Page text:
Maybe the future will mean more people following in the footsteps of Bryn Huntpalmer and her husband, who created an entirely new, hybrid surname for themselves and their children out of their two last names, ‘Hunt’ and ‘Palmer’. This was done to “honor both of our pasts” and to celebrate the beginning of the new life they were creating together.

It is even more important that we have conversations about acknowledging a mother’s last name because mothers most commonly do the most work in the actual raising of their children. Women currently do almost double the amount of unpaid labour in the home than men. So why do we automatically deny women input into the identity of their children and family?

Opponents to using a mother’s surname will drone on about the dangers of losing our lineage because of the chaotic mess of last names that would arise.

Calm down folks. By using either surname, we do not risk toppling the very foundations of our society.

This argument about keeping track of our ancestry is basically irrelevant today as we are living in the age of the internet. Today we have highly advanced systems at our fingertips that provide foolproof ways of tracing our heritage, and even looking into our DNA. Ancestry.com is only scratching the surface. These mechanisms are arguably even more concrete than depending on a changeable name. ‘Losing’ our lineage is no reason to maintain a patriarchal and unequal system.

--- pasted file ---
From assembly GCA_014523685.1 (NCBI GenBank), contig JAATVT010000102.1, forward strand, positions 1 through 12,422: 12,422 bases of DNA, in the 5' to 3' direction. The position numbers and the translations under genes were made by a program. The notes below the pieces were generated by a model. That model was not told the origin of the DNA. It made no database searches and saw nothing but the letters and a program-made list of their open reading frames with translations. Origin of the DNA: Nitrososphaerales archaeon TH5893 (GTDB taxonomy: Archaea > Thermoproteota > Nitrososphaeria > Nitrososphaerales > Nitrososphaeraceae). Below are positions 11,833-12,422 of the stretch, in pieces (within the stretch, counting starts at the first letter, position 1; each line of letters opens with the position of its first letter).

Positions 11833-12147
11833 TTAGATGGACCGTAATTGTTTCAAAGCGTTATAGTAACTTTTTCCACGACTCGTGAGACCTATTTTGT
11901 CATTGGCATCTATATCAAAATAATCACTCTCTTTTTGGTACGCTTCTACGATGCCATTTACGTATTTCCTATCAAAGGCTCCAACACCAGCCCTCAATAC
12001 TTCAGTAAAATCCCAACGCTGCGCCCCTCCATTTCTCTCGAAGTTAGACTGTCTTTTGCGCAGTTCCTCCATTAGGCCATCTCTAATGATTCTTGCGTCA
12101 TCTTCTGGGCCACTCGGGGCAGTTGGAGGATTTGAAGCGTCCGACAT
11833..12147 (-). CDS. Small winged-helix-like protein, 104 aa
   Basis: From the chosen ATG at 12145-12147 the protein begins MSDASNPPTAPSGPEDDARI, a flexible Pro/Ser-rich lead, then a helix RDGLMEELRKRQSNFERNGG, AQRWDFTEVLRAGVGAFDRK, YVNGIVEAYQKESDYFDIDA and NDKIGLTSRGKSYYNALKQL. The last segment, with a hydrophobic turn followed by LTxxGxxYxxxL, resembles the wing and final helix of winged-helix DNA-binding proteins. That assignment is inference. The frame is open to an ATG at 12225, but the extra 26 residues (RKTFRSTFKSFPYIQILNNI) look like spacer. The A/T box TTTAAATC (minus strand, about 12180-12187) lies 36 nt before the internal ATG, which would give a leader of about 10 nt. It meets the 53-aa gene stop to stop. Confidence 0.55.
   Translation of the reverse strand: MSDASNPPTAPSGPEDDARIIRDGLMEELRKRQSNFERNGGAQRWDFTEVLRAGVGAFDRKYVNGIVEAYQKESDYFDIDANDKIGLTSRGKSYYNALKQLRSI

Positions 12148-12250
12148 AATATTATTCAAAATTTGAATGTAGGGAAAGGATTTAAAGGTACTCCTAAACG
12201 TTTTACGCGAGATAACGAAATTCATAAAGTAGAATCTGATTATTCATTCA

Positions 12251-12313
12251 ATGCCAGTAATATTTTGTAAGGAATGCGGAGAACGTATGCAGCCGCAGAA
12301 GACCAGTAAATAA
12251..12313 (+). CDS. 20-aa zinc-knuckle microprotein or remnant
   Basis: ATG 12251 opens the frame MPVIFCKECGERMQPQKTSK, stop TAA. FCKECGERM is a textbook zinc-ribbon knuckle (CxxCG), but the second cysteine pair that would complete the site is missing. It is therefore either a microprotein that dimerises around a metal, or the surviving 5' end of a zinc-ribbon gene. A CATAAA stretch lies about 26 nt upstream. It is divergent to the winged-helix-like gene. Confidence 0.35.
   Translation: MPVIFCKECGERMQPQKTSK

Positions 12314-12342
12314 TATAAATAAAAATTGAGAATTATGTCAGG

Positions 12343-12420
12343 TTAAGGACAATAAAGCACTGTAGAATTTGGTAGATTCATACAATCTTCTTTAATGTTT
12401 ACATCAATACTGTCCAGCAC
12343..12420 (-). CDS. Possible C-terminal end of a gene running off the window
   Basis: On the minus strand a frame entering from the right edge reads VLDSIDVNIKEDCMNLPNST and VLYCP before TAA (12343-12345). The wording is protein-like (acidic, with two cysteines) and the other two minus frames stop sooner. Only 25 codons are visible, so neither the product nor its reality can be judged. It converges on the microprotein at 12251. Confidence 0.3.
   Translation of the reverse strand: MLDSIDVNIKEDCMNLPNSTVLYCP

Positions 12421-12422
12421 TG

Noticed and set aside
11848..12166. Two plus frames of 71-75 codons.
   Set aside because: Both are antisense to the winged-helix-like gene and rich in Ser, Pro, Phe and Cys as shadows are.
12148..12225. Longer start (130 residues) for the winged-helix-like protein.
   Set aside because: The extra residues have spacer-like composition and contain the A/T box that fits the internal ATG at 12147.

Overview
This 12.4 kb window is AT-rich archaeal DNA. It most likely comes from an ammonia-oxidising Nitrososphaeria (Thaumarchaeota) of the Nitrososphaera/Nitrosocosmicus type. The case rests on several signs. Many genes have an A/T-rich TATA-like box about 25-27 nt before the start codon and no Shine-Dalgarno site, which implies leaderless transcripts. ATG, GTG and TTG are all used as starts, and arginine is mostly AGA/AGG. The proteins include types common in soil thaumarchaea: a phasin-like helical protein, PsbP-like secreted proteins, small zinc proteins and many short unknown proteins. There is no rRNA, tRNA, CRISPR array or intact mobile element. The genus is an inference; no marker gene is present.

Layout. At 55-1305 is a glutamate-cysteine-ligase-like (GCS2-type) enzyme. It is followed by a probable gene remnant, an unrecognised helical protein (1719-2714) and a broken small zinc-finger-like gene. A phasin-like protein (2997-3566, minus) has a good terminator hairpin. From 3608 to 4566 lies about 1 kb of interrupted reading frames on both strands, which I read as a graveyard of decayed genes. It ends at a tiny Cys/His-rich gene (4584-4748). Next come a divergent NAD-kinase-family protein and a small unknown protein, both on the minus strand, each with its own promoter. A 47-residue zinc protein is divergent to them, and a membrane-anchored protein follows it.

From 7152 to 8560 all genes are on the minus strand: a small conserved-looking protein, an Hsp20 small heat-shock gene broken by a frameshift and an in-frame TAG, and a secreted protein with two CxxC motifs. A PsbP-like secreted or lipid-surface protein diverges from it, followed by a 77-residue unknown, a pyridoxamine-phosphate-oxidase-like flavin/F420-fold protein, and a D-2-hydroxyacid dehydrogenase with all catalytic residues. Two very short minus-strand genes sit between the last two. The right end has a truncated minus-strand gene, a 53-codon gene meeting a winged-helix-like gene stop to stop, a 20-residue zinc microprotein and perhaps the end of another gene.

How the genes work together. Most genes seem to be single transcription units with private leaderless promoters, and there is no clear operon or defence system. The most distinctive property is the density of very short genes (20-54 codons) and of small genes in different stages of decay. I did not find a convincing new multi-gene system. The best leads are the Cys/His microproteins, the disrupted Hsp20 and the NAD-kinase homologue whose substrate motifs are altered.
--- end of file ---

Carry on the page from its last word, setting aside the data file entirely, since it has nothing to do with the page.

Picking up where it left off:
The only other reason most people could give, when pressed on why they are choosing the father’s surname over the mother, would be an argument in favour of tradition: that it is the commonly done thing and they don’t want to stand out. But wouldn’t it be great if they no longer had to stand out?

If I can be one extra number in the amount of women who give their children her last name, in the process demonstrating to others that it is okay if you do not choose to automatically follow archaic traditions, then gradually the amount of women carrying on their names will rise.

Maybe one day, if enough people begin to make this choice, then we will live in a world where giving your child either parent’s name is a real choice that comes down to your family’s own personal preference. The choice will no longer be a fabricated, fictitious choice that is already made for us by social pressure.

– Annabelle Pendlebury

– Feature image courtesy of How Africa